The voices of Tax Policy Center's researchers and staff
Senator Jeff Flake (R-AZ) is generating some buzz for publishing a 56-page report on what he considers the most egregious preferences in the tax code. It never hurts to point out some of the worst, but Flake, perhaps unintentionally, is doing tax reform a disservice by focusing on a handful of relatively insignificant deductions and exclusions.
Tax breaks for alpaca farmers (or are they ranchers?) are amusing, and the cute cousins of llamas make for attention-getting pictures, but they are trivial compared to the real flaws in the tax code. It may be a good idea to shear alpaca shelters, deductions for telemarketers, subsidies for chicken poop, and tax-exempt bond financed mega malls and golf courses. But Congress could repeal them all and it would add little to quality of the revenue code—or to Treasury’s coffers.
That’s because the real problem isn’t silly little special interest tax breaks. Nor is it “loopholes,” a word that misleadingly implies that Congress could fix the tax code by simply eliminating those provisions that clever lawyers have learned to manipulate.
It is none of that. It is rather the trillion dollars-plus of annual tax breaks that Congress explicitly enacted to benefit nearly all Americans in one way or another. It is vastly bigger than a handful of city slickers taking advantage of the alpaca shelter. The real problems on the individual side of the tax code are preferences such as the mortgage interest deduction, the tax exclusion for employer-sponsored health insurance (ESI), and the multitudinous tax subsidies for many forms of saving.
Those tax preferences are where the money is, whether Congress wants to finance rate cuts, deficit reduction, or new spending. And they are where Congress should focus its reform efforts.
The relatively small amount of tax revenue lost by Flake’s targets signals how insignificant they are. His report listed seven preferences, which he labeled Tax Rackets. He could not provide revenue losses for three of them, probably because they are so small that no one calculates the cost. The other four run about $5.3 billion annually. Let’s round up and say the annual cost of these seven tax expenditures is $6 billion.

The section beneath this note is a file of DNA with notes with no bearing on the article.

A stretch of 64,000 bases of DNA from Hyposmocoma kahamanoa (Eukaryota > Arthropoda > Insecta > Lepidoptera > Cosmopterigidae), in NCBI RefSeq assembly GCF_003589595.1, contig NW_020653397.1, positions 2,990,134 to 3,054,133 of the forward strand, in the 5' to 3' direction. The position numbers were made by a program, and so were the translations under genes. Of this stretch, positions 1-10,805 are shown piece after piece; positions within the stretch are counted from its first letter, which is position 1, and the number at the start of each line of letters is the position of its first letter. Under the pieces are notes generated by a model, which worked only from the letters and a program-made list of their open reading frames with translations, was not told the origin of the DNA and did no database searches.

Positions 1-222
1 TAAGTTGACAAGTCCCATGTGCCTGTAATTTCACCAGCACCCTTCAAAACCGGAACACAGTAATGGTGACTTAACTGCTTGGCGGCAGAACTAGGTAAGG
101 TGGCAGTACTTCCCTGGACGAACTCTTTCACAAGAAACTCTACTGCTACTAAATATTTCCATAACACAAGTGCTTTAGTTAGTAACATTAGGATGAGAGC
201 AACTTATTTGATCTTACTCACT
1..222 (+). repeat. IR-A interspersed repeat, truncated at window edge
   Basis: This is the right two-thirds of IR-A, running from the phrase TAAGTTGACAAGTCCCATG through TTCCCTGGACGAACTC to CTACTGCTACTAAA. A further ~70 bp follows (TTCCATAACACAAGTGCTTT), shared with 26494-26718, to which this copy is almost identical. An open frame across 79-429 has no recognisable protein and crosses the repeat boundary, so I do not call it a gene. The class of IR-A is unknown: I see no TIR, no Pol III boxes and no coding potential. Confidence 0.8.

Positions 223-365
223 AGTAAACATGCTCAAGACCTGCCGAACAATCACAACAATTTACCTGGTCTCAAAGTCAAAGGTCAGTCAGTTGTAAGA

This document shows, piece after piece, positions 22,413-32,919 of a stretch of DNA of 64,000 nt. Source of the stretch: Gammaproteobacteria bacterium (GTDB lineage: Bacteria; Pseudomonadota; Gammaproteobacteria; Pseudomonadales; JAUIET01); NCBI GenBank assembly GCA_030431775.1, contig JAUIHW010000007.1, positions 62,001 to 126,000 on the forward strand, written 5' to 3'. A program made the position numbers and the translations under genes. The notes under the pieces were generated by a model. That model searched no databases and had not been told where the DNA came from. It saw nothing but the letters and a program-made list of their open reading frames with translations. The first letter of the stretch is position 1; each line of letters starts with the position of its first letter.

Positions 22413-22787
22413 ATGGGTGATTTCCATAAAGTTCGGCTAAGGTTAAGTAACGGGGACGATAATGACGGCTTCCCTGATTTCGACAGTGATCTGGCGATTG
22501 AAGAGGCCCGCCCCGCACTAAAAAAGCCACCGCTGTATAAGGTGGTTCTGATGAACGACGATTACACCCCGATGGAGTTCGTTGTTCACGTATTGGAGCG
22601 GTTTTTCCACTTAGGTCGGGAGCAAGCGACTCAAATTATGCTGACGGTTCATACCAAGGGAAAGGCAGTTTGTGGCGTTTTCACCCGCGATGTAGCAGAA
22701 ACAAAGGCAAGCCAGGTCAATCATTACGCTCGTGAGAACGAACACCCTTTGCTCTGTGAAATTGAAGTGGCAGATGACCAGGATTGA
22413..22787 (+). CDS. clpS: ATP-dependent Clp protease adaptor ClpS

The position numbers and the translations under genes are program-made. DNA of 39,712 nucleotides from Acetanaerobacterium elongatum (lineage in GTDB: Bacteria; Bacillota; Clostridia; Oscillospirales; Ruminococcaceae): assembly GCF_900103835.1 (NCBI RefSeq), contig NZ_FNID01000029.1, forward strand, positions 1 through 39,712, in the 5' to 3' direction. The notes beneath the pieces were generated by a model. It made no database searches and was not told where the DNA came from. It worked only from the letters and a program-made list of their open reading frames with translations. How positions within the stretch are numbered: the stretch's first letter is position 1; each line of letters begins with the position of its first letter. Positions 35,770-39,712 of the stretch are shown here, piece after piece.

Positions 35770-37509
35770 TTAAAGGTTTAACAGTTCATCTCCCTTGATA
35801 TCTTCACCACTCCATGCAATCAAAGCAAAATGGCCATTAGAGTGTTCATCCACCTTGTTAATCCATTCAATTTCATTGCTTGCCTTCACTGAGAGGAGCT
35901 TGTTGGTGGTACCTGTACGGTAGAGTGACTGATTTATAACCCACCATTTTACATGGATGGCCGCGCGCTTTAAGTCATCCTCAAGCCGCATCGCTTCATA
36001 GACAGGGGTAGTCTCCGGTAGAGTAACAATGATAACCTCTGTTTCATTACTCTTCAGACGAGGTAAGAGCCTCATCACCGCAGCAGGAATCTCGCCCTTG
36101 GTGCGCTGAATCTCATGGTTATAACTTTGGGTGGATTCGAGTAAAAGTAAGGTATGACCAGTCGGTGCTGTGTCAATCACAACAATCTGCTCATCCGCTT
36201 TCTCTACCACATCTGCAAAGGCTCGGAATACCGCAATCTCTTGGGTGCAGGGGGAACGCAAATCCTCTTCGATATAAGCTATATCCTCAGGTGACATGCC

Contrast that to the mortgage interest deduction on owner-occupied homes, which will reduce federal revenue by nearly $70 billion this year. Or the ESI exclusion, which costs another $230 billion. Or the $200 billion in subsidies for retirement saving. For all the aggravation Congress would suffer by tackling the wasteful preferences Flake identified, the amount of money at stake is, by federal budget standards, loose change in the sofa cushions.
Then, there is the matter of his choices.
Sure, those alpacas are a tax shelter on the hoof. And, as Flake documents, they are often marketed that way. But, other than their attention-getting cuteness, how are they different from other tax give-aways for livestock? Years ago, I wrote a piece for Business Week about angora goats, another popular tax shelter. The magazine put the story on the cover, not because it was so good (though I thought it was) but because the goats were so funny-looking that they made a great picture.
We shouldn’t measure tax subsidies by how photogenic they are. If Flake wants to get rid of Sec. 179 immediate expensing and special capital gains rules for all livestock, he should say so. But why single out alpacas?
Flake’s heart may be in the right place, but I wish he’d focus on the tax code’s real problems. Then we’d have a chance at meaningful tax reform.
Posts and comments are solely the opinion of the author and not that of the Tax Policy Center, Urban Institute, or Brookings Institution.
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Nick Ut/AP Photo